Money for Nothing

The EU's plan to reduce carbon emissions by 20% by 2020 will most likely cost at least €150 billion a year, yet it will postpone temperature increase due to global warming by just two years, from 2100 to 2102. For that money, we could provide clean drinking water, sanitation, education, and health care to everyone on the planet, while increasing CO2-reducing R&D ten-fold.

COPENHAGEN – When it comes to global warming, we have plenty of hot rhetoric but very little cool reason. This matters immensely, because the Kyoto Protocol is already among the most expensive global public policies ever enacted, and the follow-up in Copenhagen in late 2009 promises to break all records. We better get it right, but right now we’re more likely to pay for virtually nothing.

A good example is the European Union’s newly instituted policy of cutting CO2 emissions by 20% by 2020. Of course, it is always easier to promise than to deliver – a concern that is especially relevant in the EU. Yet, even if the promise is kept, will the benefit outweigh the cost? Curiously, but not surprisingly, this is not discussed very much.

A 20% reduction in the EU’s CO2 emissions, vigorously enforced throughout this century, would merely postpone temperature increases due to global warming by two years at the end of the century, from 2100 to 2102 – a negligible change. Yet the cost would be anything but negligible. The EU’s own estimate is about €60 billion annually , which is almost certainly a vast underestimate (its previous estimate was almost twice as much), since it requires the EU to make the reductions in the smartest way possible.

However, the EU doesn’t just want to cut emissions in the smartest possible way, but also to increase the share of renewable energy in the Union by 20% by 2020. This increase has no separate climate effect, since we’ve already promised to cut emissions by 20%. However, it does manage to make a poor policy decision dramatically worse.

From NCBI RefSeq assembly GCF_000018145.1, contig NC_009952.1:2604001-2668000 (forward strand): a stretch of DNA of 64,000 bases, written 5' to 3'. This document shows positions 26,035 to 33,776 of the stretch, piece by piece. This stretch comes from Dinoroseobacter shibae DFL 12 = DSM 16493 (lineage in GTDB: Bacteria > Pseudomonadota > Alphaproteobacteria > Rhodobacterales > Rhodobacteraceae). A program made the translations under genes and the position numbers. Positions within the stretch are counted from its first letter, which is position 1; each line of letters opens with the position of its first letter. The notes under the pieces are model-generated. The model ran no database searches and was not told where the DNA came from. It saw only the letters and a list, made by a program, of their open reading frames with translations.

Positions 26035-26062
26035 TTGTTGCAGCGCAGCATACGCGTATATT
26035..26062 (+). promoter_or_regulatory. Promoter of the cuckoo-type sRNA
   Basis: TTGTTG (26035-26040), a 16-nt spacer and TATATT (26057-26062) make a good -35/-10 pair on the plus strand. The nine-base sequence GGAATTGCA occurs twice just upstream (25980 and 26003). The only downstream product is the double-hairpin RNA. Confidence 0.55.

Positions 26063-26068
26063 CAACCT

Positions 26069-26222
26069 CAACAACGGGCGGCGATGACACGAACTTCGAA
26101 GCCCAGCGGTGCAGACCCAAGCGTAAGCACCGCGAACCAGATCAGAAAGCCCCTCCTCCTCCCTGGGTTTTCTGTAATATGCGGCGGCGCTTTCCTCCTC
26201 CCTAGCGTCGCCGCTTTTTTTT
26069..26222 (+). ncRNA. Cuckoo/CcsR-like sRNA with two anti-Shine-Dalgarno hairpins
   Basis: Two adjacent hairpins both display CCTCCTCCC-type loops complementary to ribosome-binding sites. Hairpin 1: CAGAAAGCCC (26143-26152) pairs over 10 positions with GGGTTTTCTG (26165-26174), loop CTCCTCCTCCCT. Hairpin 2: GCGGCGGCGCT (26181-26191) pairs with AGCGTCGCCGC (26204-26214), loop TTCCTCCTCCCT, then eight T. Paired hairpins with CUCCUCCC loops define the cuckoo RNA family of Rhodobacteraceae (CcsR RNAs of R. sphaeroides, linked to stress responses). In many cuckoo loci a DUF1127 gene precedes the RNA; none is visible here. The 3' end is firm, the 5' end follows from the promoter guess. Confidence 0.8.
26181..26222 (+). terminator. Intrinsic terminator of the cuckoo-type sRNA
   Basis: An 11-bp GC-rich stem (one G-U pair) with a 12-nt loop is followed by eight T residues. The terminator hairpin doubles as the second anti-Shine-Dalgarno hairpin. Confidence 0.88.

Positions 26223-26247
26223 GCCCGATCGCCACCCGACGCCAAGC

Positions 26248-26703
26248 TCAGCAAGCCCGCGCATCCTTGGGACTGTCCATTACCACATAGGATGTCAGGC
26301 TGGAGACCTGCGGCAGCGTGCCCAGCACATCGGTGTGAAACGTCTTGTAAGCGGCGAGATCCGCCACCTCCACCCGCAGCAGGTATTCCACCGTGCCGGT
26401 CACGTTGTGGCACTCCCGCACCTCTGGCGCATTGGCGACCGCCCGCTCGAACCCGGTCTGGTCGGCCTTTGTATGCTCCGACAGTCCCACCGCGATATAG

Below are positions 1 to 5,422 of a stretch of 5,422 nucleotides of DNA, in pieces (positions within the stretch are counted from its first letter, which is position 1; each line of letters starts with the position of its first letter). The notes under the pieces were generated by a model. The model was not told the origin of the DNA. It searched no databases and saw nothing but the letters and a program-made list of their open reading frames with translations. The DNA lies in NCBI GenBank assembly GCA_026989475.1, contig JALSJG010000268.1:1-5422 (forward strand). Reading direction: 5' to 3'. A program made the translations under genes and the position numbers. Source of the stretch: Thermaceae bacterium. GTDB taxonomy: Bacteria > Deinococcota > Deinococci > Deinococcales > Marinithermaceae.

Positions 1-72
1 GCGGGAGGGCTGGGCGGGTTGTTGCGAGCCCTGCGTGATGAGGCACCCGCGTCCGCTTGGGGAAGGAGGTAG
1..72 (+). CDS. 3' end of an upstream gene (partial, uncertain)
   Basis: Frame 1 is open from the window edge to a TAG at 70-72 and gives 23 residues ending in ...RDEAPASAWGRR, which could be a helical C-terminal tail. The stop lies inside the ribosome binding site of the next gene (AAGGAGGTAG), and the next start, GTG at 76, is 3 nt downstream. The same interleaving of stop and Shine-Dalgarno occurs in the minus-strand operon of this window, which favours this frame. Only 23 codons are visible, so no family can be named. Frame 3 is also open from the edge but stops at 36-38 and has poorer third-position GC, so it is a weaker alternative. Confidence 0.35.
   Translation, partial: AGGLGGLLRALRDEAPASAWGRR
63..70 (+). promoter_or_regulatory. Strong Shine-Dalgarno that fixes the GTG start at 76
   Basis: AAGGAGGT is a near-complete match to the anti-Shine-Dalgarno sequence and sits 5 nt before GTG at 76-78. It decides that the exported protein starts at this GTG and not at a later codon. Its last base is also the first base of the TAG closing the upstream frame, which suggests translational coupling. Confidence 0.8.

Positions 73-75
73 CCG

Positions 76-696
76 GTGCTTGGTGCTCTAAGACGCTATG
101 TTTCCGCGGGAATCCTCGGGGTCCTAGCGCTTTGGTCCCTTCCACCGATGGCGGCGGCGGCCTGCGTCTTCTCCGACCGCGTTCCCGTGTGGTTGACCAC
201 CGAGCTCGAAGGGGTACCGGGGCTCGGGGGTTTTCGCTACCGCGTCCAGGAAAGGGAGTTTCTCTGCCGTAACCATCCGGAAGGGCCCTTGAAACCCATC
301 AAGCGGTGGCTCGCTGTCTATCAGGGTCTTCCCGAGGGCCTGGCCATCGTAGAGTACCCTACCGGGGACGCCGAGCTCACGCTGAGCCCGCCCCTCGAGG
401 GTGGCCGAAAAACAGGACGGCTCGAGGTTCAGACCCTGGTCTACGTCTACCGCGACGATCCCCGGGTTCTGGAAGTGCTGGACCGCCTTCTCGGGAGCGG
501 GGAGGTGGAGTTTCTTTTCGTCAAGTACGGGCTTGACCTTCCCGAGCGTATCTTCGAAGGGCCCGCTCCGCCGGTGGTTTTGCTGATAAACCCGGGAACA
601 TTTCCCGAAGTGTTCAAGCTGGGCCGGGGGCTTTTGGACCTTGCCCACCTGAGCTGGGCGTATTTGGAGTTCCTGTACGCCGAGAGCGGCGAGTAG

The debate in my native Denmark is instructive, as the relevant government ministries have outlined what this decision will end up costing here, which in turn suggests the total cost for the EU. The annual cost of an increase in renewable energy of less than 20% (18 percentage points) – and five years later, by 2025 – will be more than €2.5 billion. And the benefit? If Denmark sticks to this decision throughout the rest of this century, it will spend more than €200 billion to postpone global warming by five days.

Is that a sensible decision? The total advantage to the world (measured according to all relevant criteria, such as lives saved, agricultural production increased, wetlands preserved, etc.) from Denmark’s policy would be about €11 million. Or, for every euro spent, we would do a bit less than half a cent worth of good.

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To put this in perspective, €2.5 billion could double the number of hospitals in Denmark. And, if we really wanted to benefit the world, €2 billion could halve the number of malaria infections, saving 850 million lives this century. People in the affected countries would live much better and become more productive, benefiting their children and grandchildren in 2100. The last €500 million could fund an eight-fold increase in research and development aimed at improving CO2-efficient energy technologies, enabling everyone in the long run to reduce emissions much more dramatically, and at much lower cost.

So, should we halve malaria while dramatically increasing the possibility of solving global warming in the medium term? Or should we make a pledge that does 2,000 times less good and barely alters the global climate?

It gets worse. The €2.5 billion estimate assumes that politicians pick the cheapest renewable energy alternative. Yet Danish politicians seem intent on choosing much more expensive solutions, implying a two-fold (or more) increase in cost. The opposition – trying to trump the government – insists on an almost 40% increase in renewable energy, at a cost of almost €10 billion annually, with every euro doing just €0.025 worth of good for the world.

Using the Danish figures to calculate EU-wide costs, the total is likely to be more than €150 billion annually, with every euro doing just half a cent worth of good. And this assumes that politicians pick the best options, and that oppositions don’t try to out-do their governments.

The same money could triple the global development aid budget. It could easily provide clean drinking water, sanitation, education, and health care to every human being on the planet, while increasing CO2-reducing R&D ten-fold.

The EU’s goal of a 20% reduction by 2020 is an incredibly expensive way to signal good intentions.  But wouldn’t we rather do real good? The EU believes it is showing the way, but if the world follows the Union, it seems that we are more likely simply to become lost.